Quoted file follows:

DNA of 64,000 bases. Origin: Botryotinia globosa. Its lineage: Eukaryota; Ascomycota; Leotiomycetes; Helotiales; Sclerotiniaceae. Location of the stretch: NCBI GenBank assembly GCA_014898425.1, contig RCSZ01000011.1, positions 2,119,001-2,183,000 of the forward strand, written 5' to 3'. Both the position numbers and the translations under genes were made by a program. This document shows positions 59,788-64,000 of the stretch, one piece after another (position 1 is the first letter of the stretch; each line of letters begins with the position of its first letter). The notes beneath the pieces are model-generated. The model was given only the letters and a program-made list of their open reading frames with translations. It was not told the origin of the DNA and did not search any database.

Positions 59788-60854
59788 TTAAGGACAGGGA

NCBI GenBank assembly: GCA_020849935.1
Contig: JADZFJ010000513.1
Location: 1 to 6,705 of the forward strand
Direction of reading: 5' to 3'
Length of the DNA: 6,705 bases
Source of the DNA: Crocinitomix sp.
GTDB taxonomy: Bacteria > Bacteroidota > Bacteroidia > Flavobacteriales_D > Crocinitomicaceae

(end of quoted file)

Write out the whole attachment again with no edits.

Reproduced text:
DNA of 64,000 bases. Origin: Botryotinia globosa. Its lineage: Eukaryota; Ascomycota; Leotiomycetes; Helotiales; Sclerotiniaceae. Location of the stretch: NCBI GenBank assembly GCA_014898425.1, contig RCSZ01000011.1, positions 2,119,001-2,183,000 of the forward strand, written 5' to 3'. Both the position numbers and the translations under genes were made by a program. This document shows positions 59,788-64,000 of the stretch, one piece after another (position 1 is the first letter of the stretch; each line of letters begins with the position of its first letter). The notes beneath the pieces are model-generated. The model was given only the letters and a program-made list of their open reading frames with translations. It was not told the origin of the DNA and did not search any database.

Positions 59788-60854
59788 TTAAGGACAGGGA

NCBI GenBank assembly: GCA_020849935.1
Contig: JADZFJ010000513.1
Location: 1 to 6,705 of the forward strand
Direction of reading: 5' to 3'
Length of the DNA: 6,705 bases
Source of the DNA: Crocinitomix sp.
GTDB taxonomy: Bacteria > Bacteroidota > Bacteroidia > Flavobacteriales_D > Crocinitomicaceae